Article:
• Care of prisoners
• Law enforcement and criminal investigation
• Emergency and disaster assistance
• Activities essential to the preservation of the money and banking system
• Ensure the production of power
• Maintain protection of research property1
2. Agencies are allowed to spend funds that DO NOT originate from annual appropriations.
Agencies such as GSA, which funds much of its operations with user fees, have funds to continuing running - at least for now. Obligations made from FY 2013 dollars, and programs funded with multi-year dollars can also continue to operate, however, they may be impacted by the lack of federal employees around to manage them if they are not considered essential services.
3. A government shutdown impacts everyone, but the scope of the impact depends on who you are. A federal hiatus impacts anyone relying on or providing federal services.
Non-exempt federal employees:
• Depending on the length of the shutdown, they would be furloughed with benefits intact
• Based on past shutdowns, Congress often comes back later and provides backpay
Agencies (depends on the length of the shutdown):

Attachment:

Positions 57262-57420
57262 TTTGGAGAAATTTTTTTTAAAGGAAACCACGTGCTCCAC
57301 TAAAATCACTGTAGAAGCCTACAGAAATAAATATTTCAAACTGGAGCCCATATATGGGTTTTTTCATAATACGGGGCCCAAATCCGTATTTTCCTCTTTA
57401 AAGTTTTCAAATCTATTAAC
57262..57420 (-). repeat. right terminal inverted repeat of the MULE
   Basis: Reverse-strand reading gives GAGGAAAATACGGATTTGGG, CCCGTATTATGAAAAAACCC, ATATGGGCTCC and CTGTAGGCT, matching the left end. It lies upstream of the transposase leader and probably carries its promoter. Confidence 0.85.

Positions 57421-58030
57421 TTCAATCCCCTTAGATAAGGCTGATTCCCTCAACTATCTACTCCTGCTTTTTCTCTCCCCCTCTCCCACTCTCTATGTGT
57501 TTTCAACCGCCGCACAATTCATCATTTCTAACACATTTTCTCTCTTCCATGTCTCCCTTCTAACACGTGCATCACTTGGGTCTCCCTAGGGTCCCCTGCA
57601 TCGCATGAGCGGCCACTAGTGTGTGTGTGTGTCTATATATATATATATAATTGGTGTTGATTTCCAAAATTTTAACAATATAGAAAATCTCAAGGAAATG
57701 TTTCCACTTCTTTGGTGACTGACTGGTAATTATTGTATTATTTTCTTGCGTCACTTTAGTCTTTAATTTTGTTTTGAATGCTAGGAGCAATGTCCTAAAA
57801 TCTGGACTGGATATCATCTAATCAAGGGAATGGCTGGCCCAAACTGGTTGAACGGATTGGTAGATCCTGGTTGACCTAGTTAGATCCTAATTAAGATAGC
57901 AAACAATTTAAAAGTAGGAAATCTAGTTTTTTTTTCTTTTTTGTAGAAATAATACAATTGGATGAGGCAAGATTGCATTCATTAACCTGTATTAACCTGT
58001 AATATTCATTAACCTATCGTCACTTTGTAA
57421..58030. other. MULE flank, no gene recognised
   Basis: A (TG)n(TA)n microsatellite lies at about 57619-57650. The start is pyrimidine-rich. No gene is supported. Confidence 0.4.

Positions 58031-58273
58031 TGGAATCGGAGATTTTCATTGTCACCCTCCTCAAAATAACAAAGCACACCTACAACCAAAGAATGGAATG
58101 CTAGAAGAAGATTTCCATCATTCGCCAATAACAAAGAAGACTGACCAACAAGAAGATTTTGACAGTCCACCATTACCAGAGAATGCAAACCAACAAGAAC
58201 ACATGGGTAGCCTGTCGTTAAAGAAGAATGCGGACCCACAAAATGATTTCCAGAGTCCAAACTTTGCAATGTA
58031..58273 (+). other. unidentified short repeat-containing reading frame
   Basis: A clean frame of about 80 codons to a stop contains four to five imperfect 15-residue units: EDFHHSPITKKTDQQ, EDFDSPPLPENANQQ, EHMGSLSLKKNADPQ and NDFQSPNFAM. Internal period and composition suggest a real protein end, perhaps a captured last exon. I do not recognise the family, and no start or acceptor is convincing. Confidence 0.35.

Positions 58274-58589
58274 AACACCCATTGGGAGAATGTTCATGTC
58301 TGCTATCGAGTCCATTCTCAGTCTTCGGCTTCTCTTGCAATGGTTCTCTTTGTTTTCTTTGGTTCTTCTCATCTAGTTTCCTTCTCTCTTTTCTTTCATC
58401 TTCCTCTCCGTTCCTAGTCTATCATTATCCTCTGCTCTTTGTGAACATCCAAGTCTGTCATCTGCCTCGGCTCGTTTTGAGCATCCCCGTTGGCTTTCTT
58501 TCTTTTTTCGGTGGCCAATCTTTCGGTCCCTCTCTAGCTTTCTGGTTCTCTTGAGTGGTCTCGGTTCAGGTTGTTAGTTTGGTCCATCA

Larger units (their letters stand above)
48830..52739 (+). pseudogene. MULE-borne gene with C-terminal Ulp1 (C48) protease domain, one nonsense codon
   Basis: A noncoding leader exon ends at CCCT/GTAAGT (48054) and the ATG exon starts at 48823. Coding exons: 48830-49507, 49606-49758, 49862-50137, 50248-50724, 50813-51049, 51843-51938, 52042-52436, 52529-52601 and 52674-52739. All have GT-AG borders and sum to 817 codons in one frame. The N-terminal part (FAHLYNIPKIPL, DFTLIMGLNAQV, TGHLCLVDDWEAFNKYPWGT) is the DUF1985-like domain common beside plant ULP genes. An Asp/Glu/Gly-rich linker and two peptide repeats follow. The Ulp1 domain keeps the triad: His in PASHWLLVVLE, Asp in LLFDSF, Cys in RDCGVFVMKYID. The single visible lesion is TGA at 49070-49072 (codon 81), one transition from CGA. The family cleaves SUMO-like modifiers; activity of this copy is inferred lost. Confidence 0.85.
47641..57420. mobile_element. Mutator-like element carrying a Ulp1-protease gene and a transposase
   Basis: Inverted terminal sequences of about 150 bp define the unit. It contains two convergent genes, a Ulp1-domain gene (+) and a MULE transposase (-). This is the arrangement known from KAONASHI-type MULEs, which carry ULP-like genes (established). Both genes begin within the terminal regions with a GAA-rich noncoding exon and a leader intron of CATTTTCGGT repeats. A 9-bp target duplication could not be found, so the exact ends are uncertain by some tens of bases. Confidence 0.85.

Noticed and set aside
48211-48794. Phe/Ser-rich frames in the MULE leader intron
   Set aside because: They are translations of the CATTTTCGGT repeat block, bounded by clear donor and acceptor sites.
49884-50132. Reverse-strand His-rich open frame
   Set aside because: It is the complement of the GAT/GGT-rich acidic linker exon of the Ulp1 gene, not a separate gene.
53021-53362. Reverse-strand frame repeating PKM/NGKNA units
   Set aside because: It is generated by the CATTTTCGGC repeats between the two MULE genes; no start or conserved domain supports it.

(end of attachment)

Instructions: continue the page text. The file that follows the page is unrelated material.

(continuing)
• Increased backlogs for transaction and process-heavy agencies like SSA, VA, and State
• Ripple effect from delayed programs
• Lost revenue from user fees collected for various services across government. Many agencies rely heavily on user fees and collections. The losses for lost revenue in the 1995 shutdown was the hundreds of millions when accounting for the ripple effect of lost revenue for states and small businesses that dovetail on some government services.
• Administrative costs associated with shutting down and ramping up – this was estimated in the millions for some agencies in 1996.
• Additional costs and penalties related to late payments to various entities, including contractors. Contractors can receive reimbursement for some costs incurred due to the shutdown.